Show the origin of data and how it is processed to help readers fully understand it.
Is it clear what the source of these data is? How have they been combined? Which process of analysis and aggregation they went through?
One size does not fit all. The design of a visualization should respond to the specificities of the dataset in question, what it stands for, and its communicative purpose.
Should we represent numbers of hospitalizations with the same chart we use for numbers of deaths in the same presentation? Is the chart appropriate for the specific purpose of that visualization?
Most of the observed phenomena are complex in nature. We aim at visualizations that preserve as many dimensions as possible of this complexity and represent its richness, within the limits of readability and understanding.
Can I integrate another variable in the visualization without making it too complicated? What would be useful to add to understand the big picture?
Attention and interest are not granted, especially with a general audience. Aesthetics and rhetoric are powerful triggers to spark people’s curiosity and drive it through data.
Is this chart able to attract readers and guide them through the data? Is it rich enough and yet simple to be read?
Every data visualization lives and performs on a “stage” that shapes the reader’s relationship to the data.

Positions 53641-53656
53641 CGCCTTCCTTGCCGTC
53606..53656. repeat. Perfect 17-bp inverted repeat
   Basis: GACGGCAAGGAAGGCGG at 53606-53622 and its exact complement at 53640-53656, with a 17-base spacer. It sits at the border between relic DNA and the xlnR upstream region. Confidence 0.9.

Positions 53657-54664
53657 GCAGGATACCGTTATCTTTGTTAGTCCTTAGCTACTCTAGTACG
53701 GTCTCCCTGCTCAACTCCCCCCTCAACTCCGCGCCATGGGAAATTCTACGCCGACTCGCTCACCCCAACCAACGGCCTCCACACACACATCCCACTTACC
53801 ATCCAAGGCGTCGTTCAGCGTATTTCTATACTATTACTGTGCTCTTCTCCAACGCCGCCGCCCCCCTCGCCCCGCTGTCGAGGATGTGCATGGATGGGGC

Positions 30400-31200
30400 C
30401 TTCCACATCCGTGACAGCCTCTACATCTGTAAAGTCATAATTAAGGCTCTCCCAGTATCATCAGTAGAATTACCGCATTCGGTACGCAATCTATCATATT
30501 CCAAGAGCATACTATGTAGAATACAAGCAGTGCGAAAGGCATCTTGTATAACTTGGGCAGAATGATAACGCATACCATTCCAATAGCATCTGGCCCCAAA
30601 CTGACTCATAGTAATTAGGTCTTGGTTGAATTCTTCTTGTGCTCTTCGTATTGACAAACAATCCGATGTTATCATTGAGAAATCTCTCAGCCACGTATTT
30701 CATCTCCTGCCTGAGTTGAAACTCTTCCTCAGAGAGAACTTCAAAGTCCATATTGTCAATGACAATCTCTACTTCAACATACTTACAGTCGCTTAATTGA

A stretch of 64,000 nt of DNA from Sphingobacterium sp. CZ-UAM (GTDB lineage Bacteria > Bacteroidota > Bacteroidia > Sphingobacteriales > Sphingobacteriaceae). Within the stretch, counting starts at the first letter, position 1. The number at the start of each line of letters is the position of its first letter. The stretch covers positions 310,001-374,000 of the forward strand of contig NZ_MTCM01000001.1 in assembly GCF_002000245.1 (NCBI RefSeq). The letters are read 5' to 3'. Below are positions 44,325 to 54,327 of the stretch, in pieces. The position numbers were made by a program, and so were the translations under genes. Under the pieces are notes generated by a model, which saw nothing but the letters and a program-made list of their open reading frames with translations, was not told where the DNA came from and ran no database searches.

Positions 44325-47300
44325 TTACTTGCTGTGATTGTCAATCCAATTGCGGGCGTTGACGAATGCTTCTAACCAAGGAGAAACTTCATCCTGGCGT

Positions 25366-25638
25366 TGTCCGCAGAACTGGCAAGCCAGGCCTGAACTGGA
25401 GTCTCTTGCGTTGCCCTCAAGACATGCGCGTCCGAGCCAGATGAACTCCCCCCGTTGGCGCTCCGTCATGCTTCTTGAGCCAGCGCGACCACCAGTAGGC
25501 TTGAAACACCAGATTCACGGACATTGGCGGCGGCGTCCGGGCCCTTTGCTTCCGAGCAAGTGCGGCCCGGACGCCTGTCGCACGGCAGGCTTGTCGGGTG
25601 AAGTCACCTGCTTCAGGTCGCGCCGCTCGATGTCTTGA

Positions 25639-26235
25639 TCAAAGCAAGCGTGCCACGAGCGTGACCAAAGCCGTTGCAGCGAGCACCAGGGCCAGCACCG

Does the visualization exploit the specific features of the medium? Is it appropriate for the digital device the reader will be using? Would interaction and animation add value, and are they possible in this format?
To truly connect numbers to what they stand for, data visualization should acknowledge, and even accentuate, the inherent human component.
Can people relate what they read in the form of charts to what they are experiencing in daily life? How can we preserve individuality when aggregating data? Can we make readers “feel” the phenomenon behind the data?
As design researchers and practitioners, we commit to remembering these memos and addressing them in our future work.
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Paolo Ciuccarelli is professor of Design at Northeastern University, where he founded and directs the Center for Design. He is member of the board in the Interdisciplinary Design and Media PhD program at the College of Arts, Media and Design and affiliated member of Harvard MetaLab and the Roux Institute at Northeastern. His research focuses on design-driven data transformations across different languages and modalities, to address non-expert stakeholders especially. Paolo is currently co-editor of Big Data & Society (SAGE) and chaired the Communication Design program at Politecnico di Milano, where he also founded and directed the DensityDesign Research Lab from 2010 to 2019.
Giorgia Lupi is a Partner at Pentagram in New York. She has advanced degrees in Architecture as well as Design, and she co-founded Accurat, an internationally acclaimed data-driven design firm with offices in Milan and New York. She is also the co-author of Dear Data and Observe, Collect, Draw. She is a world renowned public speaker, award-winning communication designer, and her work is part of the permanent collection of the Museum of Modern Art.